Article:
Dr. Wendy Salmond

Dr. Wendy Salmond

Wendy Salmond remembers the moment that a New Zealander raised in a small farming town met and fell in love with Russian art. It was 1976 and Salmond sat in a small classroom studying slides of Russian modern art during a University of Otago art history course.

“What I saw that day knocked my socks off,” says Salmond, a professor of art history in the Department of Art at Chapman University. “The paintings on the slides were incredibly beautiful and rich and like nothing I’d ever seen. It was a life-changing revelation for a small town New Zealand girl located 8,000 miles from Russia.”

Salmond found the experience so profound that she dedicated her career to writing and teaching about Russian art. After graduating with her Bachelors of Art in Russian Language and Literature in 1978, she left New Zealand to study for her Masters in Slavic Languages and Literature at the University of Texas at Austin.

Widely Unknown Russian Art Movement

“Back in the late 1970s and 1980s few people knew about Russian Art, and many still don’t,” notes Salmond, who joined Chapman’s faculty in 1989 and played a major role in creating the university’s art history program that today has 30 majors, 23 minors and three fulltime faculty.

“Russian Modernism, which spanned the 1880s-1930s, ran parallel to French Impressionism and Cubism, but few people know about it because Stalinism shut down all artistic experimentation in the country, much like what occurred during the Nazi period. Even though the art was incredibly important, we weren’t allowed to experience it,” says Salmond, who teaches Russian and Soviet art classes at Chapman, which is one of the few educational institutions offering this curriculum.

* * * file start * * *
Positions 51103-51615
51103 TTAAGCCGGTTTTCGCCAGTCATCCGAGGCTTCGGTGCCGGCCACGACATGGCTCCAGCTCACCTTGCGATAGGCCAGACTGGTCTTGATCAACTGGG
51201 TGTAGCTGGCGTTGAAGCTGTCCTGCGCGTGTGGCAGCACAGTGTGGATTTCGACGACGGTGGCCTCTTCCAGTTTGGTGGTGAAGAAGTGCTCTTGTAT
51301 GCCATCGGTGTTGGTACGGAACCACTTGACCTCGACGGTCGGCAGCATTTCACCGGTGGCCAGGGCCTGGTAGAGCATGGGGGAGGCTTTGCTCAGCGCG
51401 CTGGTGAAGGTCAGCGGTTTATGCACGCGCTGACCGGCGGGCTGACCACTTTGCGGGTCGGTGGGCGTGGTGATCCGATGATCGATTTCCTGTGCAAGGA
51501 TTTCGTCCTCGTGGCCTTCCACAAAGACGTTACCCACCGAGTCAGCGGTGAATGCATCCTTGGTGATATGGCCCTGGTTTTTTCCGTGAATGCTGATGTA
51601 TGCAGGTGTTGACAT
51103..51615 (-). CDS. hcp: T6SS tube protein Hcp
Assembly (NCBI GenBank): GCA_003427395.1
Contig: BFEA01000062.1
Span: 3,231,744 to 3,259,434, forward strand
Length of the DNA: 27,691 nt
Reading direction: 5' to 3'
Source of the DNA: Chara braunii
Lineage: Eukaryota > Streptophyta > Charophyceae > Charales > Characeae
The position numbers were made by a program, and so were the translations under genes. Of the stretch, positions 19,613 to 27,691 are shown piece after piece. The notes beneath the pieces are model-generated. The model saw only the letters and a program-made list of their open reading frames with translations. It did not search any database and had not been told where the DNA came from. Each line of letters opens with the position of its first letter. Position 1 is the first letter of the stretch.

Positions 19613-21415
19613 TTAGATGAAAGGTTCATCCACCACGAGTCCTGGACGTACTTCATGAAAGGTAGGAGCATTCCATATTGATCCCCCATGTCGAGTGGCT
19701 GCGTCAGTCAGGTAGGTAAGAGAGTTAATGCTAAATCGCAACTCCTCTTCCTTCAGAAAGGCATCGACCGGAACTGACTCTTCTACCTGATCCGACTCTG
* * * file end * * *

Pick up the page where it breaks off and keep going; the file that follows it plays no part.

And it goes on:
During those dark decades, Russian modern art was relegated to provincial museums, put in storage, destroyed, or sold off throughout the world. “Those artists who didn’t emigrate were persecuted for their art, some of them winding up imprisoned or shot,” says Salmond. “The destruction of such works of art and what can happen when artists and art movements conflict with political systems is a stirring and poignant story. Artists from that period are now considered some of the most important of the 20th Century.”

An author and prolific translator of texts about Russian art, Salmond recently finished collaborating on a 2,000+ page book about the Polish-Russian artist, Kazimir Malevich, whose 1913 painting of a black square is considered the first purely non-objective work of modern art. As English editor of this five-year-long translation project, Salmond believes making primary documents and artists’ writings available to an English-speaking audience is vital to increasing our understanding of Russian art and culture. 

First Trip to Russia